Sheamus Nalley: Okay, let’s talk about those little critters that every landlord loves: pets. Can I ask about pets on the rental application?
Samantha: Yes, you can ask about pets and animals on the rental application. You can ask how many. You can state your pet policy if you have one. You can ask the age, the breed, and the type of animal that you have. And if it’s a pet or an emotional support animal as well.
Sheamus Nalley: Alright, with all of that, what are some things I actually should make sure I am not asking on an application?
Samantha: The first thing is just to make sure that you’re asking all the same questions of all your applicants to avoid discrimination. So using a standard rental application, streamlining the process with an online application is even better. But you want to make sure that you’re not customizing questions or personalizing questions for an individual. You also want to make sure that you’re avoiding seven protected classes of fair housing so that you’re not discriminating against anyone.
Sheamus Nalley: Well, you’ll have to excuse me, but I don’t know what the seven protected classes are. You mind walking me through them?
Samantha: Yeah, so the seven protected classes are race, religion, national origin, familial status, sex, color, and disability. And in some places, asking things like source of income is also locally not permitted per discrimination laws.
Sheamus Nalley: I’m also curious, you mentioned to make sure I’m not asking different questions to any applicants. But let’s say there are partners that are applying to live in the property. Do both of them need to fill out an application?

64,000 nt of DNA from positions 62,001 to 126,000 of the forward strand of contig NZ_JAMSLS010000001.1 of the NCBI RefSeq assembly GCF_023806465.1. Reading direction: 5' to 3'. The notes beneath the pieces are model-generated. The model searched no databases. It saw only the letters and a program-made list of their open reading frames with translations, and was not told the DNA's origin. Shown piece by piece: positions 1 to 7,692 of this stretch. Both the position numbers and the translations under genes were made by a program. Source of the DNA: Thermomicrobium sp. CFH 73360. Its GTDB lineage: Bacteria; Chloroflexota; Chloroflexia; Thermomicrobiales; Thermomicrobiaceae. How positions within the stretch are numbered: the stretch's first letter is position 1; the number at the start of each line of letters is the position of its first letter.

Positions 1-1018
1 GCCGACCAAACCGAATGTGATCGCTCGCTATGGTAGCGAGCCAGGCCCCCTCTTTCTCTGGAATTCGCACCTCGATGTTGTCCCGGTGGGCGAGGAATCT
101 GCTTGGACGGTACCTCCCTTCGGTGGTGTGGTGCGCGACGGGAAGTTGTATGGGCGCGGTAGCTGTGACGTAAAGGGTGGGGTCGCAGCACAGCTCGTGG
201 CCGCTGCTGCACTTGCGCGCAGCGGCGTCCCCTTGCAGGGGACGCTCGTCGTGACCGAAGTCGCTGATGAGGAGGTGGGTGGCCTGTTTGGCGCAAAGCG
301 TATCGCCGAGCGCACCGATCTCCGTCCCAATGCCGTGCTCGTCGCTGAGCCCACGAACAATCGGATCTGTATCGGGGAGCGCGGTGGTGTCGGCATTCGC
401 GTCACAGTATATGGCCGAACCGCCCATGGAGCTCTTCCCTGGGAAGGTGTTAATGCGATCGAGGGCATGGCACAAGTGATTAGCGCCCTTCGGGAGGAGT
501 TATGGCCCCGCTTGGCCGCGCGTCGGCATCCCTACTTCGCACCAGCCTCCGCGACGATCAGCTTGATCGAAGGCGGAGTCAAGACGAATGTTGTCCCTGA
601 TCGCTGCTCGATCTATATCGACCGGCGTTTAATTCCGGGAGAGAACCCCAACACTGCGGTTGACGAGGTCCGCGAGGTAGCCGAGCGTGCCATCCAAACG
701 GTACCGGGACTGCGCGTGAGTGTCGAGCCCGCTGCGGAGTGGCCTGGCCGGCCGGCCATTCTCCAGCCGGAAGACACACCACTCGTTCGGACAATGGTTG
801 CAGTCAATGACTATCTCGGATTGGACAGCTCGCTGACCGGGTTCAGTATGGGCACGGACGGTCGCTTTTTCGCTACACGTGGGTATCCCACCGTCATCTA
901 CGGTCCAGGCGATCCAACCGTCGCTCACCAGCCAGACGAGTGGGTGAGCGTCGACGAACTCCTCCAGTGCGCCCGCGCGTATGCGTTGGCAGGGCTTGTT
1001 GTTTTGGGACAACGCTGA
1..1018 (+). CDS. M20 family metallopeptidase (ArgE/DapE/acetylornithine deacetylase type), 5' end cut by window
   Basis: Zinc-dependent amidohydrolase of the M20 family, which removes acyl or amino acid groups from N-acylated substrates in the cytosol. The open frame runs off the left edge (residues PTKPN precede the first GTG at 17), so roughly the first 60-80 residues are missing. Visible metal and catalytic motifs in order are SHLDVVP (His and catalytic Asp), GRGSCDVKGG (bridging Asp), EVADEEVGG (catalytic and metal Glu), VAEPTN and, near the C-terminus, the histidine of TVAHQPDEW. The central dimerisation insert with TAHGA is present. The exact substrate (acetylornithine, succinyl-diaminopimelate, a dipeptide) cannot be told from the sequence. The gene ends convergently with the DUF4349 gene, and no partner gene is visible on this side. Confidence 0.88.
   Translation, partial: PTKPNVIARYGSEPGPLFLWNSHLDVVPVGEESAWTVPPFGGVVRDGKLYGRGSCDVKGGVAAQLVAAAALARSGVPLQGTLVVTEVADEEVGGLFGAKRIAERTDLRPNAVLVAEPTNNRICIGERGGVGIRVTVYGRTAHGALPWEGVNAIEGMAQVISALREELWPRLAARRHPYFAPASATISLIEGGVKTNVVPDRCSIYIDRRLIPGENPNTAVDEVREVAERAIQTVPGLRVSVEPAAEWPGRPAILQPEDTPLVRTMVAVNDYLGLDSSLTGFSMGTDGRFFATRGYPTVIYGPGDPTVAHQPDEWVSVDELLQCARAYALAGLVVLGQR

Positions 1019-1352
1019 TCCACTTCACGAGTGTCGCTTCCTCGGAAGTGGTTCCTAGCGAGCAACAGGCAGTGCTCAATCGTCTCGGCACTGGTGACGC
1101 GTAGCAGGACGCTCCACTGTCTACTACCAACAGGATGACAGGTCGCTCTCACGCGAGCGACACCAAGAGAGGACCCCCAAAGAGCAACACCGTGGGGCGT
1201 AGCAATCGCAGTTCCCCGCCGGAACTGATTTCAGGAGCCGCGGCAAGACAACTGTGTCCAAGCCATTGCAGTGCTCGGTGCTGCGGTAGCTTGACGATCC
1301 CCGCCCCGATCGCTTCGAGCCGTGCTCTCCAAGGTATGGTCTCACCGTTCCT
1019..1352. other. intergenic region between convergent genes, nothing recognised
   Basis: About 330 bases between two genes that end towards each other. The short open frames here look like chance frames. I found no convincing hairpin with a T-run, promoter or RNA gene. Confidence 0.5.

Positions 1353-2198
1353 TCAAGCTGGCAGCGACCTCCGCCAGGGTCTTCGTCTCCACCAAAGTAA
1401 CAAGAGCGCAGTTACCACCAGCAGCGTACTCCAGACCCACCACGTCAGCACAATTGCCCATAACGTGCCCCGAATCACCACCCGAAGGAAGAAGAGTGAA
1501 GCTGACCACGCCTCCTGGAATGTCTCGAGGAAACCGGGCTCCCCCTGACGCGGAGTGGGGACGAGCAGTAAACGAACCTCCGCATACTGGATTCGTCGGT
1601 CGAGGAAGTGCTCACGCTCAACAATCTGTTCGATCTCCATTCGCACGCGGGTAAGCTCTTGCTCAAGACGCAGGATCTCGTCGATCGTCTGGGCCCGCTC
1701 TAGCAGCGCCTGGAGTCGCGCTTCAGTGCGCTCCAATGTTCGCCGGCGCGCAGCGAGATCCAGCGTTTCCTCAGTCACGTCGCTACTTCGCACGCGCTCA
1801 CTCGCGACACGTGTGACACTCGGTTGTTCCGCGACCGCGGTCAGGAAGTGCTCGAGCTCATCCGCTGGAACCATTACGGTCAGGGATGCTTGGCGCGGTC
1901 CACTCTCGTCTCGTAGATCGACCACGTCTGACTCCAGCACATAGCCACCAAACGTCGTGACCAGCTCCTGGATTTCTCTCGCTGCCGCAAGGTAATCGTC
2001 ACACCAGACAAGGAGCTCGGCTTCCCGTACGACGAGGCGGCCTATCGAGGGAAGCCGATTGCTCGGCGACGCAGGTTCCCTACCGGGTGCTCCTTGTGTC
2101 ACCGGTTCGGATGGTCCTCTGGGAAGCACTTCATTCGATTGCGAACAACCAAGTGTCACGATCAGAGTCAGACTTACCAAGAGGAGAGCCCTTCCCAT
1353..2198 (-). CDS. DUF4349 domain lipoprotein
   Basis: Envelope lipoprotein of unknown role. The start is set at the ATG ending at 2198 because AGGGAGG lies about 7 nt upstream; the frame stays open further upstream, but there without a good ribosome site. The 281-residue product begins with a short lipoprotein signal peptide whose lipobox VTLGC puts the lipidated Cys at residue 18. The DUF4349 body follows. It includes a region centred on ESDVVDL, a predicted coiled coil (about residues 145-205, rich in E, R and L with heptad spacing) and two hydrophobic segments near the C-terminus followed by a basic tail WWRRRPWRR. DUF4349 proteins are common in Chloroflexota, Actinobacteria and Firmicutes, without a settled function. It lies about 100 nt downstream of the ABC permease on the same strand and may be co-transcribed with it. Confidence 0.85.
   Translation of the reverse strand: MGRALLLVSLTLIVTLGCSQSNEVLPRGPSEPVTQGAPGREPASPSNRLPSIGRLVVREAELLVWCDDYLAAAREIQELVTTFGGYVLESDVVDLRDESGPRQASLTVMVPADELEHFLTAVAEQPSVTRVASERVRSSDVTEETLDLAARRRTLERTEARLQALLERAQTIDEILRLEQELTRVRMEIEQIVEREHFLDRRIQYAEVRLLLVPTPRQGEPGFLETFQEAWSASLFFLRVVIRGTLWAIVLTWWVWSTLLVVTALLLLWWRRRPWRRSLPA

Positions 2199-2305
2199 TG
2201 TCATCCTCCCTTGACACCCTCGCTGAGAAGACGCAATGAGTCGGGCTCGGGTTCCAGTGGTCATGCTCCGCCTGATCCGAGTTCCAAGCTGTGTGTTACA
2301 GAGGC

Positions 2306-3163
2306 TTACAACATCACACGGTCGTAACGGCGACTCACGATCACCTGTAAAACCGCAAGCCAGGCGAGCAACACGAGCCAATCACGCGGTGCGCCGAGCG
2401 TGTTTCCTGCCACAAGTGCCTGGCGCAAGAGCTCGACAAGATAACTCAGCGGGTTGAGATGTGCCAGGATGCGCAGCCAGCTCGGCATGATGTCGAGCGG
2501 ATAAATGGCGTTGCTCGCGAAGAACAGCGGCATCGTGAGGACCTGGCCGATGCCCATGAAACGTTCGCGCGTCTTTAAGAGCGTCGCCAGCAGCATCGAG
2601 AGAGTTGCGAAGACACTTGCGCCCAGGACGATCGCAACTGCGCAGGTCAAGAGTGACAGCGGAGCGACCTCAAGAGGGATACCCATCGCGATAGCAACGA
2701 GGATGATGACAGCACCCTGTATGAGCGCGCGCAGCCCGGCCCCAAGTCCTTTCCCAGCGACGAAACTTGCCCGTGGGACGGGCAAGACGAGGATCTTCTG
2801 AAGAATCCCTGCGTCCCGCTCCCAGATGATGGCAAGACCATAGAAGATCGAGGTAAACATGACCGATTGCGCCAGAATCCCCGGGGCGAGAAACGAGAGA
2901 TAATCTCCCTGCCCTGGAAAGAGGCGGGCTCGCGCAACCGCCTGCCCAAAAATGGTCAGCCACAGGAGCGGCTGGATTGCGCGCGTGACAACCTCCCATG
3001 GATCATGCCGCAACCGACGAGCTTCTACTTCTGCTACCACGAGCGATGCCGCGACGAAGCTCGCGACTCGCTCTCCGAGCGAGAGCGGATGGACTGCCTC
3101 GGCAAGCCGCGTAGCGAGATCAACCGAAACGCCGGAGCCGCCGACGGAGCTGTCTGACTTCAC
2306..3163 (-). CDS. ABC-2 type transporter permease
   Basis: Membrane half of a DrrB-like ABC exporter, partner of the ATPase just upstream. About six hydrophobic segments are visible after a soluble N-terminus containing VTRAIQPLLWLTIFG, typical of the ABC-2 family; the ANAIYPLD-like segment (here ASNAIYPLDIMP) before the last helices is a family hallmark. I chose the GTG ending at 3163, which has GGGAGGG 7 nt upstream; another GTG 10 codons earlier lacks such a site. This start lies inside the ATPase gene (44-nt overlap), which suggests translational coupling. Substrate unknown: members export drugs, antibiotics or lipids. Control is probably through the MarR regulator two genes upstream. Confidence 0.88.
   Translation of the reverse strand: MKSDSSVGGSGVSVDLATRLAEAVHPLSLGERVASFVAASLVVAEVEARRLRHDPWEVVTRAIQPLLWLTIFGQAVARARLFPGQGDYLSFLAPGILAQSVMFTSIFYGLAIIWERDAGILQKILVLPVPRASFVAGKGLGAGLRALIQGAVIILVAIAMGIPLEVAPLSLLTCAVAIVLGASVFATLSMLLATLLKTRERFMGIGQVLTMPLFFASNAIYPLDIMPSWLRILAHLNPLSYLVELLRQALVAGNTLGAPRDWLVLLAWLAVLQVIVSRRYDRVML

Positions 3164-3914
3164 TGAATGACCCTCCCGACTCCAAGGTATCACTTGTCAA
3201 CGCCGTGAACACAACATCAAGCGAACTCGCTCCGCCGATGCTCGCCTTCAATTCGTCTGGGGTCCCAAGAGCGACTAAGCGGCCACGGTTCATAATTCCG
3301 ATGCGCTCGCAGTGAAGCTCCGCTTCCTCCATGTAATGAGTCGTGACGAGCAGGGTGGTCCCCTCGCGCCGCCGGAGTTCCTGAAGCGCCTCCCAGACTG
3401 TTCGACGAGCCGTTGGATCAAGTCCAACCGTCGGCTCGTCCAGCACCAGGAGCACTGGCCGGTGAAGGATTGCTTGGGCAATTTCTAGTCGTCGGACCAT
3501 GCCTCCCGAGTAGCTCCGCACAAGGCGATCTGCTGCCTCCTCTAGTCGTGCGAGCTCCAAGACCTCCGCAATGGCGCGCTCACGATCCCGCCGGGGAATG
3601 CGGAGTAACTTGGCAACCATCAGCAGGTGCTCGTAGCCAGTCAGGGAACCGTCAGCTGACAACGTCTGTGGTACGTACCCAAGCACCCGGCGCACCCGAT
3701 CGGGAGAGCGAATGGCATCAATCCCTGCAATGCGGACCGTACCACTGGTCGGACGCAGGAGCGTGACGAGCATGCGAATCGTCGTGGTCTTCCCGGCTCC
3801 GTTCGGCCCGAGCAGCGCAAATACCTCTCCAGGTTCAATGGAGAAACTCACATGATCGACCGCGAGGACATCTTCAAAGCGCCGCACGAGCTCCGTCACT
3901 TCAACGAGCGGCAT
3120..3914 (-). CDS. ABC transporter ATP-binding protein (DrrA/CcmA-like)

Samantha: Yes, as it relates to things like income, it can be a combined income if you have two people, whether that’s a married couple or roommates or whatever the case may be. You can combine their income to ensure they qualify. But when it comes to things on the screening report, like the credit and the background, the eviction history, even housing details and employment history, it’s going to differ on the individual. So you want to make sure you collect the same information from everybody.
Sheamus Nalley: So with all these tips, I now have to sit down at Word and create my own application. Are there places I can go to actually get an application that abides by all of these standards that you’re mentioning?
Samantha: Yeah, so you can find plenty of downloadable resources online. You can find sample applications. But the best way to make sure you’re following all the guidelines is to use an online platform that’s going to streamline and keep all that information together for you for easy access. It’s also helpful when using online software like TurboTenant, where we’ll collect things like the social security number on your behalf, send that to TransUnion, so that you’re not responsible for that private information of the renter.
Sheamus Nalley: That sounds incredible. Alright, so now that I’ve got an online application, I don’t have any of that private information tucked away in my desk. What do I do next?
Samantha: The next step is to look at all of your applicants, consider them with that rental criteria that you should have established at this point, and move forward with the screening process.
Sheamus Nalley: You want to tell me a little bit more about the screening process?
Samantha: Yeah, in the screening process, you can collect the credit, the background, and the eviction history of the renter to determine if they’re going to be qualified for your home.
Sheamus Nalley: Awesome, that sounds like a lot to dive into. So we’ll do it another time. That sounds great. Thanks a lot, Samantha.
Samantha: Yeah, of course. Thanks for talking with me today and making me a better landlord.